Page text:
In over 69 countries, the unmet family planning need for adolescents is nearly 2.5 times higher than the unmet need for adults; and in some countries of sub-Saharan Africa, more than half of adolescent women want to delay their next pregnancy. Now, more than ever, countries must build political will and enthusiasm to achieve broad and equitable access to reproductive health services for all women and men, including adolescents.
Today, the Aspen Institute announces the winners of the 2014 Resolve Award, which recognizes countries that are surmounting various challenges to bring essential reproductive health services to their people, especially aimed at reaching adolescents. Two countries—Tanzania and Peru, with special mentions given to Afghanistan and Cambodia —will receive the Resolve Award to celebrate the exceptional progress they have made in prioritizing family planning and reproductive health needs, including those of adolescents.
On 20 May 2014, Global Leaders Council for Reproductive Health (GLC) member Dr. Musimbi Kanyoro will present the Resolve Award to representatives of each country at a ceremony during the World Health Assembly in Geneva, Switzerland.
The recipient of the 2014 Resolve Award in Service Delivery, Tanzania stood out for its breakthrough approaches to reaching adolescents, isolated communities, and other vulnerable populations through targeted outreach and community mobilization. Responding to the specific needs of adolescent girls, Restless Development is transforming its successful peer volunteer program on sexual and reproductive health and rights to a girl-led program. Engender Health created outreach teams composed of a surgeon, IUD provider, and a family planning counselor to reach rural communities with low and medium uptake of family planning in 30 regions. By focusing on more intensive awareness raising and partnership with community leaders in the communities with the least access, they’ve seen a 79% increase in use of long-acting reversible contraceptives in districts with the lowest uptake of family planning.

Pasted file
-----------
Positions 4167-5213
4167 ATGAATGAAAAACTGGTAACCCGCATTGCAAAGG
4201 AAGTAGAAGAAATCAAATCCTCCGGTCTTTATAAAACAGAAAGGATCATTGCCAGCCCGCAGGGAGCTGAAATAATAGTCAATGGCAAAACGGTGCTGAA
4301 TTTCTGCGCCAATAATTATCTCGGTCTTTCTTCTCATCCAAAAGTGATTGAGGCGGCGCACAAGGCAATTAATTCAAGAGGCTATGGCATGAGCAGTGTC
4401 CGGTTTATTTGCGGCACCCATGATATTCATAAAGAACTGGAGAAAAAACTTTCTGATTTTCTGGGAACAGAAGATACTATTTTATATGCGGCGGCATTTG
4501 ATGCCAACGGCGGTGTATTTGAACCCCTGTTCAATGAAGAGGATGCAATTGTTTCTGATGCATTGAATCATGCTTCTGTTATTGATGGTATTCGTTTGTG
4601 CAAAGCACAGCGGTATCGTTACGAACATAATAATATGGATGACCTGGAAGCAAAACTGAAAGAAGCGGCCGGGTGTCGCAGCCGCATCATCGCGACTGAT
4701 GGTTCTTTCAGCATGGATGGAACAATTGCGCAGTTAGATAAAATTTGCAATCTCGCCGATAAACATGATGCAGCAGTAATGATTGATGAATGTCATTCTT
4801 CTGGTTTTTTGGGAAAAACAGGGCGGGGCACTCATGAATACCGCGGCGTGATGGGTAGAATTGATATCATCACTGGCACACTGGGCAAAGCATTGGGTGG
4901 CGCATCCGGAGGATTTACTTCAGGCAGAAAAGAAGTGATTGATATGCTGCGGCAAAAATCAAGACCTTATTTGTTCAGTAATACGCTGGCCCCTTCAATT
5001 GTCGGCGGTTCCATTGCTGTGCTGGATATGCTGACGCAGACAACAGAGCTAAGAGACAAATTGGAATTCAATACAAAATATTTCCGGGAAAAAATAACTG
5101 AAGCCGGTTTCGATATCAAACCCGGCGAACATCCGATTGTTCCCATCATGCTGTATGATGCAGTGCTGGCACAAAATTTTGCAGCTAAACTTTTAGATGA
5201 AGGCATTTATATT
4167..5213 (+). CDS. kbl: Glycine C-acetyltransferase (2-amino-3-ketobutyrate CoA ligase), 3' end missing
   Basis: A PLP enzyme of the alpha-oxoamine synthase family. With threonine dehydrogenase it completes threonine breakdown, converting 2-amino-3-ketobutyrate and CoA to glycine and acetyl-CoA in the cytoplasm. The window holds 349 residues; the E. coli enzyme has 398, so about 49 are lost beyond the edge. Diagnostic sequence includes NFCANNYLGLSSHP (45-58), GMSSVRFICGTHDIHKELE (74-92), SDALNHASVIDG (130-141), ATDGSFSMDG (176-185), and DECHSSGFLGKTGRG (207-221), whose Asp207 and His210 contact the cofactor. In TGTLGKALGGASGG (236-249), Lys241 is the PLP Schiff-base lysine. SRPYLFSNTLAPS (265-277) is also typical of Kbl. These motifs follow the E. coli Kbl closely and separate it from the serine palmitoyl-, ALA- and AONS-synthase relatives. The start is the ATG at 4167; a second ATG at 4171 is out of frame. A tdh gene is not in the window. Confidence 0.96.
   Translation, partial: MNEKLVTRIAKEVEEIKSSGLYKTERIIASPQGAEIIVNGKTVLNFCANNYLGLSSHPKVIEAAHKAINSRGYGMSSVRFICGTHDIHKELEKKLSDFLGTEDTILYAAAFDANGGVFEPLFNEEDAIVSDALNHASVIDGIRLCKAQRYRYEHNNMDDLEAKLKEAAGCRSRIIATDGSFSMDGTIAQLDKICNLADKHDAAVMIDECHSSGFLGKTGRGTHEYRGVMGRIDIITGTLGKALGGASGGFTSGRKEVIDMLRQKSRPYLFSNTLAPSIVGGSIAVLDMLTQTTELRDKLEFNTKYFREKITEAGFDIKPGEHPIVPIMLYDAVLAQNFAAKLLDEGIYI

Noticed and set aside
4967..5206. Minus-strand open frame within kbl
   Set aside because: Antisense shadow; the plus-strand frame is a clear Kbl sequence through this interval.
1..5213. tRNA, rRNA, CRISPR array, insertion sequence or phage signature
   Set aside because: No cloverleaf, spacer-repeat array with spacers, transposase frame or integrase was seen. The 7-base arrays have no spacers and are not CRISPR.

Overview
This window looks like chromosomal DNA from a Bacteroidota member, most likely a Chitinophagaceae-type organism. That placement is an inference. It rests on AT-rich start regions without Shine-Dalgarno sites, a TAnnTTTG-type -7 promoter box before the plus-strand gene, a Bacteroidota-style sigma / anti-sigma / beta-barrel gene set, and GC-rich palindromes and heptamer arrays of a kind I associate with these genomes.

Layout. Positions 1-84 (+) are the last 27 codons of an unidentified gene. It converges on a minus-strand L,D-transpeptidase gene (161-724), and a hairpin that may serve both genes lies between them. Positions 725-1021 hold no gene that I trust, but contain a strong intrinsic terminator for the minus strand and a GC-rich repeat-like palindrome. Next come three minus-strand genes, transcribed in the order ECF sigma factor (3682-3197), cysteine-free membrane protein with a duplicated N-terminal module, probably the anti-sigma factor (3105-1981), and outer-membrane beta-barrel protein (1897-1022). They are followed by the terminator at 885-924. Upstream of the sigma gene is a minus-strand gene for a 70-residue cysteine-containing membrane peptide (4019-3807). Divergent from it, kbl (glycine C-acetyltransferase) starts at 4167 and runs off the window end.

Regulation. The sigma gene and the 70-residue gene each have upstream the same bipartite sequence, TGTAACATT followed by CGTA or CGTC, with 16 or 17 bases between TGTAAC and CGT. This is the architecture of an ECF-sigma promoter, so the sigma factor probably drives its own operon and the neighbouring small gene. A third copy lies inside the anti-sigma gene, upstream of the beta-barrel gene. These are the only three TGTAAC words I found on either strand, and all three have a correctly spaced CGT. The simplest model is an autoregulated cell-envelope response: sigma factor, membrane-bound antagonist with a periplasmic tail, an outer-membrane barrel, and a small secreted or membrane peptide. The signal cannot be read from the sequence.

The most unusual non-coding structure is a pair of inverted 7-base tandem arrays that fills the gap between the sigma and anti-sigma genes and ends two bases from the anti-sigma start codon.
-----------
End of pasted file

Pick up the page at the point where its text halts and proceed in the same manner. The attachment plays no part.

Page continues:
Peru demonstrated high-level commitment to preventing high rates of adolescent pregnancy through the development of a cross-sectoral policy that addresses socio-economic barriers to reproductive health information among vulnerable populations. The Ministry of Health is bringing together government ministries, NGOs, community leaders, and other stakeholders to drive change at the national level.
The GLC also acknowledged the excellent work of Cambodia and Afghanistan through special mentions. Cambodia’s rapid reduction in maternal mortality and impressive growth in contraceptive prevalence rate is a testament to its success in increasing access to skilled birth attendants and essential services at health facilities across the country. The strong leadership and bold family planning policies shown by the Ministry of Health have allowed Afghanistan to begin to tackle its high maternal mortality rates and reproductive health challenges.
The Resolve Award was launched in 2011 by Regina Benjamin, former U.S. Surgeon General and member of the GLC, to recognize country-led innovations that result in increased access to family planning and reproductive health. In 2012, the first annual Resolve Award was presented to delegates from Ethiopia, Malawi, Rwanda and Nepal with a special mention to Yemen, and in 2013 the Resolve Award was presented to delegates from Kenya, the Gambia and Zambia, with a special mention to Sierra Leone. To apply for the 2015 Resolve Award, please visit www.resolveaward.org in August 2014.
Join us in congratulating the leaders of these countries by tuning in to our webcast on 20 May at www.aspeninstitute.org/live, and participate via Twitter by following @GLCRHresolve and #Resolve.